A former Cambridgeshire farmer – who went on the run for six months after failing to appear for sentencing for fraud that cost his victims £456,386 – has been jailed. On Tuesday, Ipswich Crown Court sentenced Wayne Parker, 36, previously of Mildenhall, to a total of five years in prison.
Parker’s sentence arises from successful convictions by both Cambridgeshire and Peterborough Trading Standards for animal welfare and disease control offences, and by Suffolk Trading Standards for fraud. The sentencing comprised a 10-month custodial sentence for the animal welfare and disease control offences, a 2-month custodial sentence for failing to surrender to his bail and a 4-year custodial sentence for fraud.
In the prosecution led by Cambridgeshire and Peterborough Trading Standards, Parker pleaded guilty to 19 offences at Peterborough Crown Court in October 2022 relating to animal welfare, failure to dispose of carcases and failure to keep records for disease control purposes.
Parker had previously received a suspended sentence when convicted by Suffolk Trading Standards in February 2020 for similar offences, and a subsequent un-related prosecution by Suffolk Trading Standards for fraud in October 2022.
A livestock farmer, with the bulk of his farming business comprising grazing sheep for Welsh farmers, Parker hired grazing land for short periods of time, frequently moving the animals. Cambridgeshire and Peterborough Trading Standards started to investigate welfare complaints when Parker moved livestock to the Newmarket area.
Officers visited various sites in Cambridgeshire, including locations in Burrough Green and Kirtling, and found extensive suffering, with animals hungry, a large number infected. Despite extensive advice, little improvement was made and a month later formal legal notices were served. However, the suffering continued, and during subsequent visits, animals were found without water or sufficient food, and with untreated infections.
Parker was also issued with a lifetime disqualification order preventing him from owning animals, keeping animals, participating in the keeping of animals and from being party to an arrangement under which he is entitled to control or influence the way in which animals are kept.
Ipswich Crown Court was told how Parker obtained credit from multiple suppliers after maintaining that he had a successful sheep and cattle business. While most of the credit was used to fund his farming business, Wayne Parker Farming, he also lived a lavish lifestyle beyond his means, buying a Range Rover and other luxury purchases on finance.
When chased for payment of his debts Parker denied all knowledge of receiving invoices and resorted to other delaying tactics, such as writing cheques from closed bank accounts with no funds. He admitted in court to lying to his suppliers but claimed he had sought to consolidate his debts with a company specialising in loans for bankrupt farmers, despite there being no evidence to support this.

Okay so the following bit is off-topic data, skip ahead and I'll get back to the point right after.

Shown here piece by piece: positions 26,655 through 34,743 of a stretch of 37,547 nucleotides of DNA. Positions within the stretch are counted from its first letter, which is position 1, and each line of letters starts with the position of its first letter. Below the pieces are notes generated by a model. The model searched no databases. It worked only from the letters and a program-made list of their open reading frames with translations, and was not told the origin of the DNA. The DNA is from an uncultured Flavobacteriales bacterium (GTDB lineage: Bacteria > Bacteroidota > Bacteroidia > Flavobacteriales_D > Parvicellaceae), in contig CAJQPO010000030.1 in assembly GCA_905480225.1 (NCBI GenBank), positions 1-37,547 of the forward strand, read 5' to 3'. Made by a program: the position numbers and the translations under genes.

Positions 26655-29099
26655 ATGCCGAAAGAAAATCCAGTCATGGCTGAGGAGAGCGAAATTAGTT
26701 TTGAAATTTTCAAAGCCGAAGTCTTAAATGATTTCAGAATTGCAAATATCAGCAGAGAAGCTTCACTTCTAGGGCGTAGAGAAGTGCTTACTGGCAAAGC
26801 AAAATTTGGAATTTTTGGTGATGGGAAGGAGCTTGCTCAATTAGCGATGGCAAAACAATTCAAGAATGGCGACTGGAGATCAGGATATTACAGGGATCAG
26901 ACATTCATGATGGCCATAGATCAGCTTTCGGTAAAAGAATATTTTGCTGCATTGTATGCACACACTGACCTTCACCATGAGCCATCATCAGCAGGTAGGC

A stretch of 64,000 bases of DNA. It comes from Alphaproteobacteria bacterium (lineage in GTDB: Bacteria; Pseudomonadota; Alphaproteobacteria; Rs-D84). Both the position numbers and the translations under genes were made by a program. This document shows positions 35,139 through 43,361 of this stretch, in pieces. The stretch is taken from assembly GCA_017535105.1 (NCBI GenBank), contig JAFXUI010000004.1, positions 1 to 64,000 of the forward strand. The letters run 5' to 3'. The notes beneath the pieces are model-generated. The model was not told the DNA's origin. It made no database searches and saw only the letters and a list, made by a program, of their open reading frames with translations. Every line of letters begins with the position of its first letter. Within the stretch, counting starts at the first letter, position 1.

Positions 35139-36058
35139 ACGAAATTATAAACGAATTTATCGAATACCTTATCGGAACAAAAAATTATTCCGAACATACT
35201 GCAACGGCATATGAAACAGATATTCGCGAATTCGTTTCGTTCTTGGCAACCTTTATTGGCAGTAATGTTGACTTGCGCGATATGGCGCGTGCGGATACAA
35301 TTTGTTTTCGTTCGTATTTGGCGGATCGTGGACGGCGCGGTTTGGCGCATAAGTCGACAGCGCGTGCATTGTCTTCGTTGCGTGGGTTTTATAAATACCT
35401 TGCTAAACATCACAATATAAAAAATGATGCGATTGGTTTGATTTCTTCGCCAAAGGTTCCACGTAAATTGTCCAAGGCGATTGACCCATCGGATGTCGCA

Ipswich Crown Court subsequently found Parker guilty of fraudulent trading between February 2018 and May 2020 at a hearing in October 2022. An arrest warrant was issued when he failed to appear in court for sentencing in February 2023.
While on the run Parker used hire cars in a bid to avoid detection, moving around the west and south of England. Parker was finally caught at a service station near Basingstoke, Hampshire, on August 31 while driving his own vehicle when its registration plate triggered an alert in a passing police car.
Judge Nicola Talbot-Hadley told Parker: “Some of the deals you entered into were clearly going to make a loss and you should have been aware of that. You then got yourself into a web of deception, making false promises to pay, reassuring people that money would be forthcoming once you had secured some other business transaction, but it was all based upon fiction and lies.
“To some individuals you made partial payment of monies owed, but for many others a large debt remained outstanding. A common thread across all of those individuals was a series of broken promises, endless assurances that payment would be made in time, that monies were on their way, then followed by various dishonest excuses as to why payment was not forthcoming.”
Jacqui Harvey, head of operations environmental health, licensing and trading standards at Cambridgeshire County Council said “The level of suffering endured by the animals in Parker’s care is unimaginable and the gravity of these offences has been reflected by the court in his sentencing.
“The welfare offences relate to failing to provide the fundamental basics for sustaining life – provision of food, water, shelter, and veterinary care. Despite the issuing of legal notices by our officers, Parker persistently failed to provide these basics.”
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